This Saturday (18th), the Bitcoin (BTC), the world’s leading cryptocurrency, has dropped below $20,000, hitting its lowest level in 18 months, extending its fall, as investors show nervousness about the growing problems industry and with the general pullback in riskier assets continuing.
At around 6:00 p.m. PDT on Saturday, Bitcoin dropped to around $17,749, while the ether (ETH), operated around US$ 897.
The sell-off in the cryptocurrency market is at a pretty hot moment, as the world’s two most popular cryptocurrencies are down more than 35% in the past week.
Bitcoin, the world’s largest cryptocurrency, last dropped 7.3% to $19,085 from $18,732, its lowest since December 2020.
This Sunday (19), according to the CoinDesk, Bitcoin trades at $19,492, up 1.73% from the previous day; Ether is also up at $1,041, up 4.18%.
Cryptocurrency is down 59% this year, and its main rival, ether (ETH)supported by Ethereum, fell by 73%. In 2021, Bitcoin peaked at $68,000.
A number of reasons can explain the fall of the two cryptocurrencies.
One of them is the pressure of macroeconomic forces, such as inflation and the increase in interest rates by the Federal Reserve (Fed, the Central Bank of the United States).
Cryptocurrency companies are also laying off their employees in massive amounts and some of the most popular names in the industry are collapsing.
But what is going on with cryptocurrencies anyway?
Winter is coming?
It all started on Monday (13), with cryptocurrency prices plummeting and Bitcoin dropping as much as 17%.
In the good old Stark family phrase, from the movie and book series “A Song of Fire and Ice” or Game of Thrones, “winter is coming” — or, at least, in this case, that’s what it seemed to be happening.
That day, the sector took a hit, after cryptocurrency lending company Celsius freezes withdrawals and transfers between accountswhile some crypto companies fired employees and there were reports that a hedge fund of cryptocurrencys had had problems. $12 billion in crypto assets under management by Celsius were blocked
“This risk certainly appears to be just the beginning,” John Todaro, vice president of crypto and blockchain research at Needham, told CNBC. “What I would say is on the decentralized side — a lot of these DeFi protocols, a lot of these positions are over-secured, so you shouldn’t see the underfunding situation that can happen with centralized borrowers and lenders. But that said, you can still see a lot of clearance sales with this guarantee being sold on DeFi protocols,” Todaro continued.
On Tuesday (14), everything seemed to be back to normal (or, at least, “less worse” than the chaos on Monday). On that day, Bitcoin flirted with the $22,000 home, while Ether hovered close to $1,100.
On the same day, on the wave of Celsius, Coinbase announced the layoff of 1/5 of its workforce “due to cryptocurrency volatility”.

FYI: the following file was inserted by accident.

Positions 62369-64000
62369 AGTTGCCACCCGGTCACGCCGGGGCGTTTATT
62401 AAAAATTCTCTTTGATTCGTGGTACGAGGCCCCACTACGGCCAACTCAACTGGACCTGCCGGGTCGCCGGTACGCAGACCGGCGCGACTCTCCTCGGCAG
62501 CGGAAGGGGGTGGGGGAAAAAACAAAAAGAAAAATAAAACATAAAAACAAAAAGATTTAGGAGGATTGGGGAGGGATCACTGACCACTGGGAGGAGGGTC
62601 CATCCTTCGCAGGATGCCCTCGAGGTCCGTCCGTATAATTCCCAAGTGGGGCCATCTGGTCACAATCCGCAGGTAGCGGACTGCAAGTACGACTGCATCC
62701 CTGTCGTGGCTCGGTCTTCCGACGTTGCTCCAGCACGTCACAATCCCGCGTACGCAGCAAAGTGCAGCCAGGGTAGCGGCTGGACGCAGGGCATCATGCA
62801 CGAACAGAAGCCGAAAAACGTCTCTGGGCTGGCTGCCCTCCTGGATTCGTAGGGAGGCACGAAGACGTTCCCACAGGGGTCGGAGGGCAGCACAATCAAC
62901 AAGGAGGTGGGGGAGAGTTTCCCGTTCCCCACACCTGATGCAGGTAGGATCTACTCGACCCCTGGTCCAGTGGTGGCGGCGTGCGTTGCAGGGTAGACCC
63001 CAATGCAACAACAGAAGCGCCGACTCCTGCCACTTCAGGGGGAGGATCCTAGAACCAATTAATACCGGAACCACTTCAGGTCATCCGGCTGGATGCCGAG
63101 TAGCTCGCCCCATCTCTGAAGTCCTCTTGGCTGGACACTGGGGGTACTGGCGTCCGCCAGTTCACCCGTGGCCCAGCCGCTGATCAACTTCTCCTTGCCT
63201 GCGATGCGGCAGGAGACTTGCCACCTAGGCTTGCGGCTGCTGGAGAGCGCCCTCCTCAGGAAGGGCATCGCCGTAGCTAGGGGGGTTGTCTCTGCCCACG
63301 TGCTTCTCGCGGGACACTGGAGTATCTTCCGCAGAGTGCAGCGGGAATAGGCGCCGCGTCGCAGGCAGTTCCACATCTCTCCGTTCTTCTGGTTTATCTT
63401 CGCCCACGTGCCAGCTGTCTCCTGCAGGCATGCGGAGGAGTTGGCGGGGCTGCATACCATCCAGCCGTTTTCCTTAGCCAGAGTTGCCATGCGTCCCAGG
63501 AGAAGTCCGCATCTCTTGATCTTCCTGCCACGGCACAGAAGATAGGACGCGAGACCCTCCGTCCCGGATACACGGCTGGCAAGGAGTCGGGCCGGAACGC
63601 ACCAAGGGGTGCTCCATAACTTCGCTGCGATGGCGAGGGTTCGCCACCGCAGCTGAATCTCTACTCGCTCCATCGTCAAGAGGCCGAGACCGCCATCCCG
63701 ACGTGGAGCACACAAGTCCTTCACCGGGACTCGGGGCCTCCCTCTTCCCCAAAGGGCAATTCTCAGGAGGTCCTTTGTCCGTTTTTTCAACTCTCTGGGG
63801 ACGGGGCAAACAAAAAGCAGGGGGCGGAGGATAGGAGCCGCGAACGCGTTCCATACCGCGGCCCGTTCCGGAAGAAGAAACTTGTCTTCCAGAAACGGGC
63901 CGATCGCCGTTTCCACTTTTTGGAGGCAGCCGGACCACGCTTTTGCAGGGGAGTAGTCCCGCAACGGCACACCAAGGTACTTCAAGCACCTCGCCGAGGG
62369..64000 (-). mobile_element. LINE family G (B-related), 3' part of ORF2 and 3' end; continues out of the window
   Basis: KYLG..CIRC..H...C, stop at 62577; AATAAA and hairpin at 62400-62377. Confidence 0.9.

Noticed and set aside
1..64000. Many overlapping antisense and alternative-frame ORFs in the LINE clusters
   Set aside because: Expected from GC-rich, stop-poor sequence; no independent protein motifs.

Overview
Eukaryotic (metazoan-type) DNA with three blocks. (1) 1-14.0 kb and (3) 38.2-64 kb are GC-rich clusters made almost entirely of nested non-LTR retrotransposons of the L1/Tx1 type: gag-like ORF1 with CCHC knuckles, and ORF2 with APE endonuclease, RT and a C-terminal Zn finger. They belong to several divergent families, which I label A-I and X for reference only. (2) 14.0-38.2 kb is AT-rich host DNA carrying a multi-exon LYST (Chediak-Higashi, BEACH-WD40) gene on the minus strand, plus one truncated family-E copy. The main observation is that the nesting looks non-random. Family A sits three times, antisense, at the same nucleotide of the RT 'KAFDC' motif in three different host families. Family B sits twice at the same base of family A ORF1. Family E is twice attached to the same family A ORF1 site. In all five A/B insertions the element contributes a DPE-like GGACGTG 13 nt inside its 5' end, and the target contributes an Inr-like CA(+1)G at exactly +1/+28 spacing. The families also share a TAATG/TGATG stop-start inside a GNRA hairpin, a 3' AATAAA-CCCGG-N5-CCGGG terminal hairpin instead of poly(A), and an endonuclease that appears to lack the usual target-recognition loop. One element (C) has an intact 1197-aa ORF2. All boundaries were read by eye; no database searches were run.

“We had the recent inflation report that came out and I think it surprised a lot of people,” explained President and COO Emilie Choi, according to CNBC. “We’ve had Jamie Dimon and others talking about an upcoming economic hurricane, and so given what’s been going on in the economy, it seems like the most prudent thing to do right now,” Choi continued.
Recently, Crypto.com announced that it would reduce its staff by 260 people, while Gemini announced that it would lay off around 10% of its workforce.
To complete the chaos and further lower market temperatures, on Wednesday (15), the Fed raised interest rates to their most aggressive hike since 1994. According to the bank, the hike was made “in an effort to contain high inflation.” After the announcement, cryptocurrencies had a slight rally — but hope was short-lived.
Which led Bitcoin to drop to $ 20,000 on Thursday (16), following the North American market. The Dow Jones index, on the same day, dropped 700 points to its lowest level in more than a year.
On Friday (17) and Saturday, the situation continued to worsen.
“We had financial instability because of this opaque leverage, you just couldn’t tell where all these risks were piling up,” Paxos CEO and co-founder Charles Cascarilla told CNBC.
“In a way, this is just ancient history. You are borrowing short and borrowing long. And I think it’s really unfortunate that people have lost money, and I think, in a way, it’s going to hurt the space, because you’re going to lose some early adopters or some of the people who just entered the space,” Cascarilla continued.
But, according to the “Net Unrealized Profit/Loss” chart – which estimates the total profits/losses in Bitcoin held by investors and not realized [vendidos] – points out that even in times of market recession, only this month we entered the capitulation phase on the part of investors.
*With information from Reuters
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